Tiny People in Tiny Worlds: Kageyoshi Koyanagi Solo Exhibition
Aug. 6 (Thu.) to Aug. 12 (Wed.)

Kageyoshi Koyanagi creates tiny worlds centered around fruit, vegetables, maneki-neko cat figurines and other such objects, and the unique movements and behaviors of the tiny people inhabiting these worlds are sure to bring a smile to any viewer's face.
His exhibition also features depictions of feudal warriors such as Takeda Shingen and Uesugi Kenshin, an impressive whale image, and more.
We hope you will come down and see all of Koyanagi's works on display, which are even more enjoyable when viewed up close.

<Artist's Greeting>
This will be my first solo exhibition at GINZA SIX, and I am truly grateful to all of the people who have made it possible.
My personal style is as the exhibition's title implies: I mainly depict tiny people in various situations and have them carry out various actions within the picture. My works are structured around central items such as fruit, vegetables and dried fish in order to establish the overall feel of the piece.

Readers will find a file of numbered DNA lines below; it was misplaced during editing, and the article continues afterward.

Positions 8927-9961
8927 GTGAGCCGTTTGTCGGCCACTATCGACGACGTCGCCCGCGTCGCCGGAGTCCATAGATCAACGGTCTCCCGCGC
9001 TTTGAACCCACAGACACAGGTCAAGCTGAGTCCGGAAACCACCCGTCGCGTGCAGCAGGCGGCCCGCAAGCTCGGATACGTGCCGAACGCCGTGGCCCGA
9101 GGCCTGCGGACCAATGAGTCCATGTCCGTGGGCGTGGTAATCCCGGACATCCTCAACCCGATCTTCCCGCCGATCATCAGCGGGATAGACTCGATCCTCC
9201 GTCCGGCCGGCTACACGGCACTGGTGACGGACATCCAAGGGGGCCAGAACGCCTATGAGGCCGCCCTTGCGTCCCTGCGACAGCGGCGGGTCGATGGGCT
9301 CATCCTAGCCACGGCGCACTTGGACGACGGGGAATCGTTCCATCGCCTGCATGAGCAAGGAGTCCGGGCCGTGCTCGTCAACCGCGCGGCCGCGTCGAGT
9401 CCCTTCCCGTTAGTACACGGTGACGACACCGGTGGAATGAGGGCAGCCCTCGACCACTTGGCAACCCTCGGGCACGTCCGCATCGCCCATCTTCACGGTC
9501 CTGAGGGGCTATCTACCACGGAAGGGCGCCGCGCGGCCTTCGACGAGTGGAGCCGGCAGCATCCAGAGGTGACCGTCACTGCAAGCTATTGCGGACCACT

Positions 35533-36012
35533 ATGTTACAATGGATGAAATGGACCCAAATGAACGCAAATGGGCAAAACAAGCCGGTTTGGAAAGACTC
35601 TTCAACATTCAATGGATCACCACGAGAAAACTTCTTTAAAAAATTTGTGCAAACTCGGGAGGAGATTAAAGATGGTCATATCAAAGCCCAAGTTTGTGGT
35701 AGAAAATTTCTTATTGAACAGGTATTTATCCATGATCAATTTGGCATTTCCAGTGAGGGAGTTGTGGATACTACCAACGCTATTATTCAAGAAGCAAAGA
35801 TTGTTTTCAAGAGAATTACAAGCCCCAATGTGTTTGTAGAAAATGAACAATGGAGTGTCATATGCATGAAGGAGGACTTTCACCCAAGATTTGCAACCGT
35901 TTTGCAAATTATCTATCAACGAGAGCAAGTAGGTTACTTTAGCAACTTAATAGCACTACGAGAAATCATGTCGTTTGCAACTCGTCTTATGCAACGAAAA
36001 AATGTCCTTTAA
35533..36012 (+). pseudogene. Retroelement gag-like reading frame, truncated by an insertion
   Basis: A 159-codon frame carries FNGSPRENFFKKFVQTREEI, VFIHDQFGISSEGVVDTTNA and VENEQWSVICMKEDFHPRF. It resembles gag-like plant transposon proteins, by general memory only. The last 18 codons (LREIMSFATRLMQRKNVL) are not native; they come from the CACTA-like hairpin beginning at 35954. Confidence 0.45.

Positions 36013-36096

Picture books that I read as a child featuring photographs of unique dioramas, model train setups and similar worlds serve as the inspiration for my general approach.
I recall that, back in those days, I often imagined small people filling those various settings and moved them around to do different things in my mind. Through my work today, I am able to actualize those scenes in my own ways. Each character I depict is filled with life, carrying out various actions and even taking naps—I make sure to give careful attention to each one, never neglecting a single person—and it makes me happy when people take the time to stop and look at what these little figures are doing.
I am also showing some of my feudal warrior pictures at this exhibition. I created these pictures based on my love of Japan's Sengoku ("Warring States") era and a simple, irrepressible urge to paint figures from that time. That's not to say there was nothing that initially piqued my interest in making these pictures; I have always felt uncomfortable with modern-day depictions of warriors from that period, which tend to be excessively manly and handsome. As a sort of rebellion against that style, I began creating my own versions.
The year 2020 has brought a lot of tough challenges into our lives, and many people are feeling down as a result. I hope that people who attend this exhibition will find a bit of joy in viewing my works, which as an artist will make me glad to have drawn them in the first place.
I hope you'll stop by and have a look!

– Kageyoshi Koyanagi